I found it in my daughter’s bathroom drawer: a small cut-out of a brightly colored cartoon character she had drawn. I smiled, thinking that beneath the teenaged exterior there still existed a little girl. Then I noticed the caption –
So much for my little girl.
In my teens and through my twenties, I was a connoisseur of curse words, peppering my speech with profanity (the longer, the better) for both impact and shock value. It is unsettling to hear a fresh faced young southern girl in a button down and penny loafers toss out a four-letter word as easily as she says the word “please”.
Then we had children and suddenly cursing became taboo, and so I spelled things out. The effect was the same, the damage to my sweet baby’s ears was minimal. Until she learned to spell. Then it became a question of how creative could I get? Thanks to Spongebob, ‘tartar sauce!’ replaced ‘&*#$!(* it!’. ‘Good gravy!’ became part of the lexicon. We took it so far as to banish the word ‘fart’ from our house. FART became the f-word, things could no longer ‘suck’, no longer could we call upon our deity in times of traffic frustration.
We were pure, unsullied, untouched by the common and coarse language of our youth.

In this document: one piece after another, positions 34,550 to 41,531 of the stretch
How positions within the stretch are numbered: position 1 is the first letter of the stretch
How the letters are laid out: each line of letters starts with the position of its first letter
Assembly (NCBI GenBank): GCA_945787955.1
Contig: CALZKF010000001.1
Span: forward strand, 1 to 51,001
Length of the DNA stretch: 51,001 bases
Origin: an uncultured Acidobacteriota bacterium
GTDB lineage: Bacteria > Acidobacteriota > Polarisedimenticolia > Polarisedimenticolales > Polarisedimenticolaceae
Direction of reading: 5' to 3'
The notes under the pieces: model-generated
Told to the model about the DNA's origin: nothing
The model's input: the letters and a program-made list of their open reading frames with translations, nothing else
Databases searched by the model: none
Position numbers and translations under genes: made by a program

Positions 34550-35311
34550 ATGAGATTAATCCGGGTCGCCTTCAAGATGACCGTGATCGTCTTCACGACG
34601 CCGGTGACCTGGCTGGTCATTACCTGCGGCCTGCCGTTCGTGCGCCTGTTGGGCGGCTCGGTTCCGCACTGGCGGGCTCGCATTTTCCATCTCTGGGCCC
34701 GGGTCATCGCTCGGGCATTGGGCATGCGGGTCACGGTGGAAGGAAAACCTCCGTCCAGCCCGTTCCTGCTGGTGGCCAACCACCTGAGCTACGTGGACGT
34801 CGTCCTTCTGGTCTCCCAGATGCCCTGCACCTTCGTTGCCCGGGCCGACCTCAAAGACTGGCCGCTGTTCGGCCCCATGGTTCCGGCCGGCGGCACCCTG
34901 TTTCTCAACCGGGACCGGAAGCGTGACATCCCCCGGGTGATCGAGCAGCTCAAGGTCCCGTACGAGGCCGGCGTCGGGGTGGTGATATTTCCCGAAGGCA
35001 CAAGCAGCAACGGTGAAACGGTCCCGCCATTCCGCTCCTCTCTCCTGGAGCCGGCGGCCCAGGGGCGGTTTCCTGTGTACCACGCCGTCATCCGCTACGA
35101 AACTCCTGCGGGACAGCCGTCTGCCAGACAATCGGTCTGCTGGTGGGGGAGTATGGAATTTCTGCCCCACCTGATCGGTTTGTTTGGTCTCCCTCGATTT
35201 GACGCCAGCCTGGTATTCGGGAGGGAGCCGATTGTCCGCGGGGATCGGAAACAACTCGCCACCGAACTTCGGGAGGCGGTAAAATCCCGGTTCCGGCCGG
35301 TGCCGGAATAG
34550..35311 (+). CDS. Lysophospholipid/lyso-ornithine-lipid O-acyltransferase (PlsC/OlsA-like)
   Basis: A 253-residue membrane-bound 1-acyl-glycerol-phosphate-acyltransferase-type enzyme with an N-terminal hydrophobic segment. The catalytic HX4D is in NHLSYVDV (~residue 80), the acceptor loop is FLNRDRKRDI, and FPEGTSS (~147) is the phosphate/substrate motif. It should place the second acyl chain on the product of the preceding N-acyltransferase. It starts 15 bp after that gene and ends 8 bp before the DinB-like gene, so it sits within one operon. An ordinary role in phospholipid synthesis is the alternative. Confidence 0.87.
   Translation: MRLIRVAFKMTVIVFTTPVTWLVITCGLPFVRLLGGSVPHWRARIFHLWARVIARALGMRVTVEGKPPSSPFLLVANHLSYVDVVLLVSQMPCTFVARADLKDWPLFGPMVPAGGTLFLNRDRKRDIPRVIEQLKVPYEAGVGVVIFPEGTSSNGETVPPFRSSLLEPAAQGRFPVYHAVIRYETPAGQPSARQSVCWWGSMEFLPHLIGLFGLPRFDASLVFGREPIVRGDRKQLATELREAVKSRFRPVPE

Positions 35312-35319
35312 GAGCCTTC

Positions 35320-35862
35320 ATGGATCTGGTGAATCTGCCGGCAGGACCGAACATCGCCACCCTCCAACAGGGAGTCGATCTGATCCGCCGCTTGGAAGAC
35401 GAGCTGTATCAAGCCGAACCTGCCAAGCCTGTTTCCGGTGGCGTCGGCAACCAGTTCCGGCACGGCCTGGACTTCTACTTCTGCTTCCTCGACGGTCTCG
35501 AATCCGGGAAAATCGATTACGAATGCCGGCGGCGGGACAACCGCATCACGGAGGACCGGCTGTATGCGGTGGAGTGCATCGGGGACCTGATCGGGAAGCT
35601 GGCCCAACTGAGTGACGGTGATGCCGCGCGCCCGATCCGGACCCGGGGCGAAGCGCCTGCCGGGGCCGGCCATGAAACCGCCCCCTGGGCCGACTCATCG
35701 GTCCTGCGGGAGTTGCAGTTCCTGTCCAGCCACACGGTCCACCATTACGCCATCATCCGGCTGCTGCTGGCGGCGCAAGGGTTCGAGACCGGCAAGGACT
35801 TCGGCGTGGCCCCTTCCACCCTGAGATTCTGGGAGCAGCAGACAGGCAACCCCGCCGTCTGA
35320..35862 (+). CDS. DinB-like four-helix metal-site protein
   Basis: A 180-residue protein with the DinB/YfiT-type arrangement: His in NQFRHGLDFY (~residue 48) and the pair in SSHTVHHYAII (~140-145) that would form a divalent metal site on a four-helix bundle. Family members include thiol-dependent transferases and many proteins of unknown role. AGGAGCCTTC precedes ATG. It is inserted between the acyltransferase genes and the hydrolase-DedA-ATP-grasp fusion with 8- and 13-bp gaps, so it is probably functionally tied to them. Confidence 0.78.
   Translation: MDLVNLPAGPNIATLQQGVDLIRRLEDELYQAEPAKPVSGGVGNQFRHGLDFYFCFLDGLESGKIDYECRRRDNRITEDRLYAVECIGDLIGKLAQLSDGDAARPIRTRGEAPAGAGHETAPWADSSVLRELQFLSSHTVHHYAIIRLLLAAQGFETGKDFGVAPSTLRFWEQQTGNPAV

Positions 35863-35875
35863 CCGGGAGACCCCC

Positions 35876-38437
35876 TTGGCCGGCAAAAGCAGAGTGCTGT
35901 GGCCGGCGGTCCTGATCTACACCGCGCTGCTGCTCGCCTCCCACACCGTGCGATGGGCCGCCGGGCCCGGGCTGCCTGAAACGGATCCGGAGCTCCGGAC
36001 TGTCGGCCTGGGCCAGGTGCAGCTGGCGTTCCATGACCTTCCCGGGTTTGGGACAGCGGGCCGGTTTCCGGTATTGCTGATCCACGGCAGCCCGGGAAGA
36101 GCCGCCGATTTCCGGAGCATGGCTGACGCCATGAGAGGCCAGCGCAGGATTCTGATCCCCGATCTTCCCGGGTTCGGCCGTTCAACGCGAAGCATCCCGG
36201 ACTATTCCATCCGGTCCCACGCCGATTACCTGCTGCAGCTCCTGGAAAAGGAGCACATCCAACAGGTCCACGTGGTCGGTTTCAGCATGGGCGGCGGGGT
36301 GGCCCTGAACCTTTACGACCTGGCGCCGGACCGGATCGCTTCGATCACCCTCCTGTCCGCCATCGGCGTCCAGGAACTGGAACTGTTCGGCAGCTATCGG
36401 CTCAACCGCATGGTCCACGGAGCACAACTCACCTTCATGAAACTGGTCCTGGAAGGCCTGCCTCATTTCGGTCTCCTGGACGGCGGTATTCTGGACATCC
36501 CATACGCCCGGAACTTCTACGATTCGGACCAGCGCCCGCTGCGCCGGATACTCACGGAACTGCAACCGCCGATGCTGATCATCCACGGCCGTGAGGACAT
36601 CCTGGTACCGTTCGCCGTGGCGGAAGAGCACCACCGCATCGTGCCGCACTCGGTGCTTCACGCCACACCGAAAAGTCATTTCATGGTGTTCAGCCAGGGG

And then, our oldest became a teenager. Suddenly, a well placed curse word became a tool. It shocked her, impressed her, horrified her. It made us cooler, and a little scarier, and made us all feel like we were letting her into a secret world, one full of grown ups and bull*&%(.
When I was elementary school, we lived on a cul-de-sac that intersected a street named Drumheller. The more daring kids (usually boys) would climb on each other’s shoulders and cover DRUM and ER, leaving only HELL exposed. It seemed scintillating, a precursor to everything we knew to be bad, like cigarettes and sex. This was the late 70s and early 80s, when rules were clearly defined and supervising your children meant seeing them at some point during the day. Surely things have changed since then.
“You know kids at school curse,” my husband said. I didn’t think so. Clearly, they heard things in PG-13 movies and occasionally from their parents, but they weren’t saying it themselves. “You seriously think she’s never said a curse word?”, he asked. Of course not! She is my sweet little girl and filthy language would never pass through her lips.
I looked at the little cartoon character, brightly colored with crayon, suggesting that I “&*%( off!” I texted my husband in a panic. “She has your sense of humor!” he replied. Without even thinking, my fingers flew in response –